It goes without saying that any symptoms you may be experiencing should be reported to a healthcare practitioner. As SAD is part of the depression spectrum, it is essential to have it examined and diagnosed correctly by the knowledgeable mental health expert. Doctor Deborah Pierce, MD, from the University of Rochester School of Medicine and Dentistry in Rochester, New York said Daily health, “There are a number of screening questions that can help determine if a person is depressed… Your doctor will be able to determine if you have SAD as opposed to another form of depression. “
After diagnosis, there may be opportunities to continue treatment through your healthcare professional. the National Institute for Health and Excellence in Care (NICE) suggested that the condition is adequately treated by the same methods used for alternative forms of depression. This includes, but is not limited to, medications like antidepressants, traditional forms of therapy as well as CBT, counseling and even light. therapy.
Light therapy is an emerging method under investigation to determine its effectiveness in the treatment of SAD. Right now, its capacity as a stand-alone treatment is incredibly inconsistent. Overall, the NHS pointed out that although there is mixed evidence, some studies have shown that it can be helpful, especially when used in the morning. Light therapy typically involves a lamp or softbox that a patient sits with for 30 minutes to an hour each morning.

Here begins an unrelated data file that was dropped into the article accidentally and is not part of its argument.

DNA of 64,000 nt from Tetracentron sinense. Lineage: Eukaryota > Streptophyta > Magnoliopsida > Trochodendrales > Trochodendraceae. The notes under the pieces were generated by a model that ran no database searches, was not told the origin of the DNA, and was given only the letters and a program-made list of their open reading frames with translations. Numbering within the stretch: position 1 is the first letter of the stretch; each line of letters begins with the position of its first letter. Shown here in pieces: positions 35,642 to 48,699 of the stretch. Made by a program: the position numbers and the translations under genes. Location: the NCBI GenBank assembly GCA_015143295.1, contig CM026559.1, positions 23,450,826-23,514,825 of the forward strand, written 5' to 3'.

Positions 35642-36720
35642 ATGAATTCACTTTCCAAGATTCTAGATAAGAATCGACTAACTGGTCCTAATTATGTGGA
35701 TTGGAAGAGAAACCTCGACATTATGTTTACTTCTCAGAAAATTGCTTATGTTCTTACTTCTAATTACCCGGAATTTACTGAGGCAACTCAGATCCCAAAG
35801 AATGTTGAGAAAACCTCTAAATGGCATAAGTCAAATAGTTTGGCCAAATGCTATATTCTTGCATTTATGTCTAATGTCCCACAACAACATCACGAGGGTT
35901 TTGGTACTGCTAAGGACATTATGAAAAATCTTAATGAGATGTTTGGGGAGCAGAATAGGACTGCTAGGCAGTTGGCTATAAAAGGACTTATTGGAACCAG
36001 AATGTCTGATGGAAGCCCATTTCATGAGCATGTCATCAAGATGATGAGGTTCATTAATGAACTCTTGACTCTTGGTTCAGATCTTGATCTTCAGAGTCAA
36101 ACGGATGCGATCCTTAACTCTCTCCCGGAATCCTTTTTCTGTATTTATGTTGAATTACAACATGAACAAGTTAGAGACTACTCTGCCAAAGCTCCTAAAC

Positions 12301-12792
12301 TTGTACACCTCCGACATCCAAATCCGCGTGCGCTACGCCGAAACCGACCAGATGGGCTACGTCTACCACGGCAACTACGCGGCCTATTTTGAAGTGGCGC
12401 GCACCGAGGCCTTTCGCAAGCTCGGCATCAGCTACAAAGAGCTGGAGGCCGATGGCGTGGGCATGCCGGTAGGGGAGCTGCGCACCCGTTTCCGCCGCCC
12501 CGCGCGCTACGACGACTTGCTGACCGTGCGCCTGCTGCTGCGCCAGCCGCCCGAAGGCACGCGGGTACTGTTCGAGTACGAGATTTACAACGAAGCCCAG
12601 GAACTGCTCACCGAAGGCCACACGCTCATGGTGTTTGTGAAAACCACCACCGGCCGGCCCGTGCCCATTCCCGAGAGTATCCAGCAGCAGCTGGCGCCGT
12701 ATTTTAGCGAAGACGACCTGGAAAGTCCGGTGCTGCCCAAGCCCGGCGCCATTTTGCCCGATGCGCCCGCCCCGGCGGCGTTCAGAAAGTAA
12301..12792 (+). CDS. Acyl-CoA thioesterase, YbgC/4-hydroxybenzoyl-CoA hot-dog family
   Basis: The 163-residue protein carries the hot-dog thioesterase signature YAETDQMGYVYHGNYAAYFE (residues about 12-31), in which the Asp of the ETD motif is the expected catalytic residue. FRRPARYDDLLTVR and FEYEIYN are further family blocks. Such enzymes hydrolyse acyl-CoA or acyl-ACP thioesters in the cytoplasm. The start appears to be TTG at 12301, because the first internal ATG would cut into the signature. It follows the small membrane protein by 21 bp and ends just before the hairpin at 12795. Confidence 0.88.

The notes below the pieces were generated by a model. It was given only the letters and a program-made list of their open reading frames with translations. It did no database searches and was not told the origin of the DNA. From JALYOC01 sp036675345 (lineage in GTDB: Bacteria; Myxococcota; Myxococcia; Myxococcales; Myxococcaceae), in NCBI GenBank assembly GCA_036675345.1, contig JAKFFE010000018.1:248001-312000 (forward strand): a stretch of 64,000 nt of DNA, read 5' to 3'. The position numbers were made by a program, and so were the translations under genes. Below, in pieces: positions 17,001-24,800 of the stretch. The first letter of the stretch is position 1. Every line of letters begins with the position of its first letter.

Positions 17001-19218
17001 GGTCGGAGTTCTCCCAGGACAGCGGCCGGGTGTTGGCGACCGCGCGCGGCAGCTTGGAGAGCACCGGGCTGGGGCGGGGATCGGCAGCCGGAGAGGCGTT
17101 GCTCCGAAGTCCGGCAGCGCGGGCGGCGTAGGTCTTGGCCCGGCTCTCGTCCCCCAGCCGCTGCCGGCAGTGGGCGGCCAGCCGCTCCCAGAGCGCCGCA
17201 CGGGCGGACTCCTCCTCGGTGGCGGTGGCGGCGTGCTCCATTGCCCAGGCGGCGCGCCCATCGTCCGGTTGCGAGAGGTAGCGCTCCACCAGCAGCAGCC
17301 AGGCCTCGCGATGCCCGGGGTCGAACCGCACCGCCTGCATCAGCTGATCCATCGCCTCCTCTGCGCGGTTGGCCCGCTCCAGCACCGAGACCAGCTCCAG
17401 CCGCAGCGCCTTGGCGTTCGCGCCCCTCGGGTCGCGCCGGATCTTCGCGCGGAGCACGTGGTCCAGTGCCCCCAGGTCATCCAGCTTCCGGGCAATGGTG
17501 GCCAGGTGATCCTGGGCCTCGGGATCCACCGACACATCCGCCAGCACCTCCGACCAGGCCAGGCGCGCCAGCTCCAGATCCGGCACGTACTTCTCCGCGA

Although different in design, these light therapy tools generally produce very bright light which is supposed to simulate sunlight which is limited for many during the winter. “Light is thought to improve SAD by encouraging your brain to reduce the production of melatonin (a hormone that makes you drowsy) and increase the production of serotonin (a hormone that affects your mood),” the NHS wrote. The treatment is however usually not available via the NHS it’s best to talk to your doctor if you want to try it.
How to deal with seasonal depression at home
If you find that there is a lack of accessibility to therapies or you are having trouble getting a diagnosis, there are some things you can do on your own to help relieve your symptoms. While having a softbox or dawn simulator (an alarm clock that wakes you up with “sunlight”) seems handy, there is another very easy way to get light. Go outside.
According to a study Quoted by The conversation, going for an hour-long daily walk outside showed a substantial improvement in all symptoms as opposed to those in the study which only had artificial light. The advice on the web is to get out as much as possible, especially at times of the day when the sun is brightest. It usually falls around noon. If you can’t go out or work remotely, keep your curtains open and choose a workstation that’s closest to natural light if possible. Try to exercise or do some sort of movement activity regularly.
Trying to do the above with others might be a two bird, one stone solution. Try to find ways to stay in touch with people around you and avoid excessive social isolation — hard to do in a pandemic, I know. Despite the need to stay indoors due to COVID-19, it’s important to find other ways to socialize. “When the winter weather makes it really cold to be outside or dangerous to drive, we can FaceTime with friends and extended family or set up Zoom calls with them. ” noted psychologist Kim burgess, PhD.
These are just a few easy ways to manage symptoms, but the list is endless. Other things to watch out for or implement are: healing nutritional deficiencies like vitamin D, journaling, traveling, and creating a simple program or routine. And remember that your mental and emotional health is just as important as your physical health. So take care of it too.